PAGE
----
Category Archives: Climate Change

The Bluejay Paid A Surprise Visit

 

I was surprised to see this Bluejay:  I don’t think I saw one here – it’s quite far south for this bird.  Now that I think about it, I did hear something about the coming winter being quite cold – colder than in the past.  Will the appearance of the Lonesome Dove (in the last post) and this Bluejay prove that forecast to be correct?  We will see.

first sighting 6

I didn't wake Rusty to take a look at the Bluejay. I won't tell him what he missed!

I didn’t wake Rusty to take a look at the Bluejay. I won’t tell him what he missed!

I was quite excited to catch the silhouette of the Bluejay on the Robellini Palm tree.

I was quite excited to catch the silhouette of the Bluejay on the Robellini Palm tree.

[ Header image from http://www.freewebheaders.com ]

“CHASING ICE” Captures Largest Glacier Calving Ever Filmed

This is one of the most amazing videos EVER!  The largest calving of a glacier ever recorded.

Listen to the voice over which gives it more dimension.

 

 

Our Nation’s House Has Gone Solar!

Speaking of Sunshinebright!!

I didn’t know that the nation’s house was going solar!  I found out today with the arrival of an email from the White House with that announcement and video!  Take a look:

Hi, everyone —

On America’s path toward a clean energy future, solar power is an increasingly important building block.

That’s why we installed solar panels on the roof of the White House — it’s a clear sign of our commitment to energy efficiency.

Go behind the scenes with Secretary of Energy Ernest Moniz and other experts, and take a closer look at the solar panels on the White House roof:

Learn more about the solar panels on the White House roof.

But it’s not just the White House that’s going solar.

Earlier today, President Obama announced that more than 300 organizations in the public and private sector have made commitments to advance the deployment of solar power and invest in energy efficiency.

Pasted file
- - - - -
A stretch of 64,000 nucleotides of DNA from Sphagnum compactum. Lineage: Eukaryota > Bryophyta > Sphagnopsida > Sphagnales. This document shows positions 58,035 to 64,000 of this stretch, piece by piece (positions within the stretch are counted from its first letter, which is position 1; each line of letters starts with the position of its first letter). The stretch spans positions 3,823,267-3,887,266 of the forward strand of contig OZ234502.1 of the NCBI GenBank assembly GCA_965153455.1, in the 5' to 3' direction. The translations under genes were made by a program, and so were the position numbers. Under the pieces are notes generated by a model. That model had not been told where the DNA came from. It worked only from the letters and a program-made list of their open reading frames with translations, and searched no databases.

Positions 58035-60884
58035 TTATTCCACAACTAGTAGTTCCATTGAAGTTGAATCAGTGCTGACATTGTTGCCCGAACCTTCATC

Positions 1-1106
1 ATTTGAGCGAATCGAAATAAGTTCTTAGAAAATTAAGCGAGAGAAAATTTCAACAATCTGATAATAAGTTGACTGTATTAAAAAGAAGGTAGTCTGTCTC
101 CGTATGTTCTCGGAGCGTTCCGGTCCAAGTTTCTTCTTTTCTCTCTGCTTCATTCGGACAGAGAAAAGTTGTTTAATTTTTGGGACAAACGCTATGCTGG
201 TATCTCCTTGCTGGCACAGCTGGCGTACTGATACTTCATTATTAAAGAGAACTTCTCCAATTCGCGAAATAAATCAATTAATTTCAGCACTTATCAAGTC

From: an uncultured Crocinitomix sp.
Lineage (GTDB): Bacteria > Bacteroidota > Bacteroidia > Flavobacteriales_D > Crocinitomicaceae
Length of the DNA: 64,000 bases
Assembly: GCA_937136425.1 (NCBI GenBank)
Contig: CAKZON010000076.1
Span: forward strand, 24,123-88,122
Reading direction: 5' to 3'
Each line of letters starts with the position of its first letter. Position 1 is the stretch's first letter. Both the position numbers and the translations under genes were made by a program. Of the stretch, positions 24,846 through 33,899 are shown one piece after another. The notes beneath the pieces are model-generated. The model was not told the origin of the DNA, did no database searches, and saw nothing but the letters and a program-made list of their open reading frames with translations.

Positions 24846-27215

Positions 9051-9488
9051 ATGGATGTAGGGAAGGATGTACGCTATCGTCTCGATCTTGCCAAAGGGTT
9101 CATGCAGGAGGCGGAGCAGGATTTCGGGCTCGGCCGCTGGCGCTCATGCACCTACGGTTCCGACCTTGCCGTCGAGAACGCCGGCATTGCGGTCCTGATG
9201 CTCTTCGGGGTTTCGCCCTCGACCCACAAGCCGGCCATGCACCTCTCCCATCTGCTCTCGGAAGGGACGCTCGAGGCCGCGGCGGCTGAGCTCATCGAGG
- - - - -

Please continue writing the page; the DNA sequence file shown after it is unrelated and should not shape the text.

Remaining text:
These new commitments mean thousands of homes will go solar in the next few years, and electricity bills will be lower for more than 1 billion square feet of buildings.

Simply put, solar panels mean less carbon pollution, and more jobs for Americans — jobs that can’t be outsourced. They’re good for our energy future, and they’re good for our economy.

Last year, jobs in the solar industry increased by 20 percent. And a new American home or business goes solar every four minutes.

Find out more about this outstanding solar progress, and how it’s leading to a cleaner future and a healthier environment.

Thanks, and stay tuned,

John

John Podesta
Counselor to the President
The White House
@Podesta44

Good News Report from the White House, USA, Re: Climate Changes

The following is the report, with video, explaining how our government is meeting the challenge of climate change:

“Today, we released the third National Climate Assessment report, by far the most comprehensive look ever at climate change impacts in the United States.

Based on four years of work by hundreds of experts from government, academia, corporations, and public-interest organizations, the Assessment confirms abundant data and examples that climate change isn’t some distant threat — it’s affecting us now.

Not only are the planet and the nation warming on average, but a number of types of extreme weather events linked to climate change have become more frequent or intense in many regions, including heat waves, droughts, heavy downpours, floods, and some kinds of destructive storms.

The good news is that there are sensible steps that we can take to protect this country and the planet.

Those steps include, importantly, the three sets of actions making up the Climate Action Plan that President Obama announced last June: cutting carbon pollution in America; increasing preparedness for and resilience to the changes in climate that already are ongoing; and leading the international response to the climate change challenge.

We’ve made great progress in the year since his announcement — but there’s much more work to be done.

Watch this short video to learn more about the new report and see how climate change is affecting people across the United States today:

Learn more about the new National Climate Assessment report.

Explore the full report, and find out how you can help — because every one of us has to do his or her part to meet the challenge of climate change.

Thank you,

John

Dr. John P. Holdren
Director, Office of Science and Technology Policy
The White House”